Graham v. Reid, No. 1-02-1827 (1st District, November 1, 2002). Trial court erred when it ordered new primary election to select Democratic candidate for State representative rather than continue with recount. Illinois has sufficient standards and procedures to constitutionally conduct recount even when ballots in entire precinct are missing.
People v. Klaeren II, No. 90537 (October 18, 2002). Village board deprived adjoining landowner of his due process rights when it refused to allow any cross examination of witnesses whatsoever in public hearing at which it considered, among other matters, an application for special use permit. Therefore, trial and appellate court properly enjoined continuation of site preparation for proposed use.
People v. City of Chicago, No. 93978 (October 18, 2002). The city was entitled to summary judgment dismissing complaint seeking a declaratory judgment and an injunction prohibiting Chicago from proceeding with planned terminal and ground transportation improvement without certification from the Illinois Department of Transportation (IDOT) because IDOT's regulations interpreting section 47 of the Illinois Aeronautics Act (620 ILCS 5/47 (West 2000)), which is entitled to deference, construe "improvements" requiring certification to mean only those alterations which affect runways or flight patterns.
People v. Barwig, No. 5-01-0356 (5th District, October 9, 2002). Sections 7-4-7 and 7-4-8 of the Illinois Municipal Code (65 ILCS 5/7-4-7, 7-4-8 (West 2000)) authorizing the police officers of a municipality to exercise their police powers outside of city's limits is constitutional. Therefore, Benton police officer was properly exercising his authority when arresting defendant in West City for driving under the influence. Further, because defendant did not present prima facie case for rescission of statutory summary suspension, evidence that police officer failed to enter results of test in log or observe defendant for continuous period of time prior to administering breathalyzer test did not entitle defendant to rescission.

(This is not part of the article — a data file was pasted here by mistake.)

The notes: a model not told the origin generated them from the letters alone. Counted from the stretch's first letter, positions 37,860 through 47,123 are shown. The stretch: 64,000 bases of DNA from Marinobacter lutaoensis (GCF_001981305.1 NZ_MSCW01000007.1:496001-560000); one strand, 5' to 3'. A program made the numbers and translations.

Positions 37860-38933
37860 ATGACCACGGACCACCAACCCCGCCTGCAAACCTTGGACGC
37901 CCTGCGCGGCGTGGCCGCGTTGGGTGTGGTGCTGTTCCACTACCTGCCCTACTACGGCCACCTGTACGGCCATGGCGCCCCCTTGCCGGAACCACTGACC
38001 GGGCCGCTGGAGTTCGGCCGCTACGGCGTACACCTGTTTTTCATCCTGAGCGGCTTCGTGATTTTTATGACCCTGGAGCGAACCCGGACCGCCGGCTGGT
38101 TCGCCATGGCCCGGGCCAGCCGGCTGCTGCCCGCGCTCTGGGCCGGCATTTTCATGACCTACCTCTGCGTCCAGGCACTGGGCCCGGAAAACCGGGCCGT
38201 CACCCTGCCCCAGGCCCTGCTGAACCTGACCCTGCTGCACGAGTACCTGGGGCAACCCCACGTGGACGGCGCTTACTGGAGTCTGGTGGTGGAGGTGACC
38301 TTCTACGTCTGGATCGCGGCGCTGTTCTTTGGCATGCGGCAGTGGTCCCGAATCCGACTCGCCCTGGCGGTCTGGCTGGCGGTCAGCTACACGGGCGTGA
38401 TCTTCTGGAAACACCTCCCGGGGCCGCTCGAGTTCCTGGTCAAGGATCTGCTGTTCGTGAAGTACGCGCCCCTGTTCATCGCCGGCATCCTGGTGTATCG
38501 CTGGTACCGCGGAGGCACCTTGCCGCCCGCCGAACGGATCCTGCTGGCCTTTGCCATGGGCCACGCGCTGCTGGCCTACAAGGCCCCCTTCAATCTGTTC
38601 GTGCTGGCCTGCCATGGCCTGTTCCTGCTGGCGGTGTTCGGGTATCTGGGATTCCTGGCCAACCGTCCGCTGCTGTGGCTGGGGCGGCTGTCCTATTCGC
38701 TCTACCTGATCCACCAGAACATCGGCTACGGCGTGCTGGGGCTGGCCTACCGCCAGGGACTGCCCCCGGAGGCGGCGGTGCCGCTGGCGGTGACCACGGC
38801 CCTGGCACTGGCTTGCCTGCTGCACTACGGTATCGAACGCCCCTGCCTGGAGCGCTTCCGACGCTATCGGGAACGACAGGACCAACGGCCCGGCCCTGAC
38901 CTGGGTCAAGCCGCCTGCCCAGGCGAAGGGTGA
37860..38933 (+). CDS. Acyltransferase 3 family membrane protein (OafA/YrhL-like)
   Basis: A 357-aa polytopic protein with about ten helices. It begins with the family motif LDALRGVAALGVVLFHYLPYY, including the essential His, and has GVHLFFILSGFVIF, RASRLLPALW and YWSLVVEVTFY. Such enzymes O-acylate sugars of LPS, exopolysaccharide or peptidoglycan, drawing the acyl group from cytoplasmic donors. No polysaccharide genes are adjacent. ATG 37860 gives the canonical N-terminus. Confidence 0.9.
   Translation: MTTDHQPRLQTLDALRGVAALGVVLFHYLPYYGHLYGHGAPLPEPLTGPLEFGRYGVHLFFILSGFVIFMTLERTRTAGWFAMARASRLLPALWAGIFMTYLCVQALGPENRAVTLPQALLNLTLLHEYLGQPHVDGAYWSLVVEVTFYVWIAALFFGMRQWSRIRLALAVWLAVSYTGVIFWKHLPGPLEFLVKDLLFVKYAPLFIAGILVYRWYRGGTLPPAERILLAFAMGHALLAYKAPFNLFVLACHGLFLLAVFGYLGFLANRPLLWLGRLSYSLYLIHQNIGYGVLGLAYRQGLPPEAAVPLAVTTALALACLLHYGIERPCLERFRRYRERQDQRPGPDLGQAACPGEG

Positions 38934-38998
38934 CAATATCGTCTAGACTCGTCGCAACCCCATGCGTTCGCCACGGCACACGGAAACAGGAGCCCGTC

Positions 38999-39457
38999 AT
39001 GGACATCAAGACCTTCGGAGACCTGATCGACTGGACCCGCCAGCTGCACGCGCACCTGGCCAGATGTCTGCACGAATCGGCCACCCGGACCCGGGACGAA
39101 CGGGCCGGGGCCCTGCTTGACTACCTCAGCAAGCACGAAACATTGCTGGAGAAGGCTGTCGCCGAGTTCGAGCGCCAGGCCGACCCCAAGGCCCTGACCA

Village of Lake Villa v. Stokovich, No. 2-00-0943 (2nd District, October 21, 2002). Section 11-31-1 of the Illinois Municipal Code (65 ILCS 5/11-31-1 (West 2000)) is unconstitutional because it fails to use the least restrictive reasonable means to protect the public safety. It allows the demolition of a building without offering the owner a reasonable opportunity to cure the defect. Therefore, the trial court erred by entering a demolition order without providing the owner with the opportunity to make repair.